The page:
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INTRODUCTION TO WORKERS’ COMPENSATION

Every State has a workers’ compensation system that is designed to protect individuals who have been injured on the job.  Additionally, maritime workers and certain civilian contractors are also protected.  

In order to be entitled to those benefits the worker must suffer an accident arising out of the course of employment.  In other words the worker must be performing a task for the employer at the time of the injury.

Once an individual is injured the injured worker must report the injury in a timely fashion to the appropriate person within the organization, usually the supervisor.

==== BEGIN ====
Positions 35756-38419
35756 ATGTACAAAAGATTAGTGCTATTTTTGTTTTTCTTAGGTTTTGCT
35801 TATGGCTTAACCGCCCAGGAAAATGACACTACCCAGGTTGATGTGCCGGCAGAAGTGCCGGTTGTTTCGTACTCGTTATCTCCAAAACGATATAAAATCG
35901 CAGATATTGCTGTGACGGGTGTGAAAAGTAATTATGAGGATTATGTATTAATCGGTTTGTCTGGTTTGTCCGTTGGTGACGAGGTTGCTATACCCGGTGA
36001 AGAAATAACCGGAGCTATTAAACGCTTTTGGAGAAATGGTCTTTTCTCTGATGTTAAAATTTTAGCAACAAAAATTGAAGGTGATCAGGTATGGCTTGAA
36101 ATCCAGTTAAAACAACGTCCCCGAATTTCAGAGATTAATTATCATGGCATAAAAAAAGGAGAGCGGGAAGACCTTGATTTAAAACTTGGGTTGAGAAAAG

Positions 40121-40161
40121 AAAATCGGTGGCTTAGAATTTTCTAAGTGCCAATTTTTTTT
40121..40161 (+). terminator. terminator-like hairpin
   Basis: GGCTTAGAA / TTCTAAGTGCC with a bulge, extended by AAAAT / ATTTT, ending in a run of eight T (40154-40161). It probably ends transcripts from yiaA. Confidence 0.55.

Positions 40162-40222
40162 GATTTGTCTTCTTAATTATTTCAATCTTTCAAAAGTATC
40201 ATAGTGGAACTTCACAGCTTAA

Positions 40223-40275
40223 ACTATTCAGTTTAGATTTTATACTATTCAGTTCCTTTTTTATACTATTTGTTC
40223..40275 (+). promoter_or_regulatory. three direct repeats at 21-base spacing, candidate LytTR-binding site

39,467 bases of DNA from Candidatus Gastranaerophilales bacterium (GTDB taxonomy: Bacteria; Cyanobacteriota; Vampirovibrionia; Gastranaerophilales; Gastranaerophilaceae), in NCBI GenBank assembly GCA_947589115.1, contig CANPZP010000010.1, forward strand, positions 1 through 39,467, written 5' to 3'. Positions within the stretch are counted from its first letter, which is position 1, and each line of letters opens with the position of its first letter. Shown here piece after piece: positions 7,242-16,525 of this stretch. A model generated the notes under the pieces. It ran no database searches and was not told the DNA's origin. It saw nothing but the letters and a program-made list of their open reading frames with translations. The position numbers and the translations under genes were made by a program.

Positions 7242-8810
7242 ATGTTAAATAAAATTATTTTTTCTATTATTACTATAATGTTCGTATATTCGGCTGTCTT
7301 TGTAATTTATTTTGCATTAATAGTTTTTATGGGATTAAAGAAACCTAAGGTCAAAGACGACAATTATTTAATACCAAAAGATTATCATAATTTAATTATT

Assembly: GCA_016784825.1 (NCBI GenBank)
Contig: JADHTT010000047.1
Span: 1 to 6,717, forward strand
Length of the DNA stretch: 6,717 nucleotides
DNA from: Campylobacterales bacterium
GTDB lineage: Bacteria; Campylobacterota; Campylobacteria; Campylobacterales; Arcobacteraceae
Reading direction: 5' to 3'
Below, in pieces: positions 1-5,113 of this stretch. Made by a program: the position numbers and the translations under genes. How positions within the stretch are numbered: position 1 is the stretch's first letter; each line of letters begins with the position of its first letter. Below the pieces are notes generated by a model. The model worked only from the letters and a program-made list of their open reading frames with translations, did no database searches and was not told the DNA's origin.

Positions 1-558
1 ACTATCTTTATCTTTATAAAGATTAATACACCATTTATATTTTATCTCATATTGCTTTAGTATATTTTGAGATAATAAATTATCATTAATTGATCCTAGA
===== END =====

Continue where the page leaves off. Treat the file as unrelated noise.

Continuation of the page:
If the injured worker misses a predetermined amount of days, the employer is then obligated to provide certain benefits: income or indemnity benefits and medical benefits.  The duration of the benefits will vary on the particular workers’ compensation act that may be involved.  Each jurisdiction provides their own limits.

In addition to the indemnity benefits the employer must also provide medical benefits so that the worker can hopefully recover as much as possible.

The stated purpose of any of these Acts is to provide a certain amount of benefits so that the injured worker can return to the workforce. 

Please keep in mind that this is a “No Fault” system; you can be totally at fault or no one can be at fault and you are still be entitled to the benefits.  However, the benefits are limited.  Under these Acts there is NO benefit for pain and suffering and there is also NO right to a jury trial as all matters are handled by a Judge.

Georgia Workers' Compensation | Florida Workers' Compensation | Longshore Workers' Compensation | Medicare Set Aside